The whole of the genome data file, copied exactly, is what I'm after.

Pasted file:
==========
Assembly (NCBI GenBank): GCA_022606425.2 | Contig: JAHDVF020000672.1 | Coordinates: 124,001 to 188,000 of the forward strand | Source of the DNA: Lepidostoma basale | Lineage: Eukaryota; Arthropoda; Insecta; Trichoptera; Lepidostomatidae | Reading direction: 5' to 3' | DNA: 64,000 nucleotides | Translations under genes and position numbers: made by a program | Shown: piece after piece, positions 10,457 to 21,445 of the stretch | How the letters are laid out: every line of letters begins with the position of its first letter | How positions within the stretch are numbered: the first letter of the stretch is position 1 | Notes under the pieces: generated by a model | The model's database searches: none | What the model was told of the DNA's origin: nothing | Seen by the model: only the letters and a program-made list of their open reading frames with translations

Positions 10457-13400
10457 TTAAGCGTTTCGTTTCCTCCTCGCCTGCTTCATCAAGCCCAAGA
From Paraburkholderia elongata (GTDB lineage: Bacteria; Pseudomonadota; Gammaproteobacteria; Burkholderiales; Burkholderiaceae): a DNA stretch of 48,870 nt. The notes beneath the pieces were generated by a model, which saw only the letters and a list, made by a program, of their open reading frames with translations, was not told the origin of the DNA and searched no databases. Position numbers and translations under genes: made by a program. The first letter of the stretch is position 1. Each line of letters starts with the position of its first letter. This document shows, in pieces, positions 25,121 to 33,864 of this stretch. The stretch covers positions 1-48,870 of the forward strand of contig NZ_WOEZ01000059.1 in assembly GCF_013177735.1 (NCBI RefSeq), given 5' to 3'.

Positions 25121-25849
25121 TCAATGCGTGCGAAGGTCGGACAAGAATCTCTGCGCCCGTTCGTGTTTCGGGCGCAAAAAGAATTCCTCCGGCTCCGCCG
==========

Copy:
Assembly (NCBI GenBank): GCA_022606425.2 | Contig: JAHDVF020000672.1 | Coordinates: 124,001 to 188,000 of the forward strand | Source of the DNA: Lepidostoma basale | Lineage: Eukaryota; Arthropoda; Insecta; Trichoptera; Lepidostomatidae | Reading direction: 5' to 3' | DNA: 64,000 nucleotides | Translations under genes and position numbers: made by a program | Shown: piece after piece, positions 10,457 to 21,445 of the stretch | How the letters are laid out: every line of letters begins with the position of its first letter | How positions within the stretch are numbered: the first letter of the stretch is position 1 | Notes under the pieces: generated by a model | The model's database searches: none | What the model was told of the DNA's origin: nothing | Seen by the model: only the letters and a program-made list of their open reading frames with translations

Positions 10457-13400
10457 TTAAGCGTTTCGTTTCCTCCTCGCCTGCTTCATCAAGCCCAAGA
From Paraburkholderia elongata (GTDB lineage: Bacteria; Pseudomonadota; Gammaproteobacteria; Burkholderiales; Burkholderiaceae): a DNA stretch of 48,870 nt. The notes beneath the pieces were generated by a model, which saw only the letters and a list, made by a program, of their open reading frames with translations, was not told the origin of the DNA and searched no databases. Position numbers and translations under genes: made by a program. The first letter of the stretch is position 1. Each line of letters starts with the position of its first letter. This document shows, in pieces, positions 25,121 to 33,864 of this stretch. The stretch covers positions 1-48,870 of the forward strand of contig NZ_WOEZ01000059.1 in assembly GCF_013177735.1 (NCBI RefSeq), given 5' to 3'.

Positions 25121-25849
25121 TCAATGCGTGCGAAGGTCGGACAAGAATCTCTGCGCCCGTTCGTGTTTCGGGCGCAAAAAGAATTCCTCCGGCTCCGCCG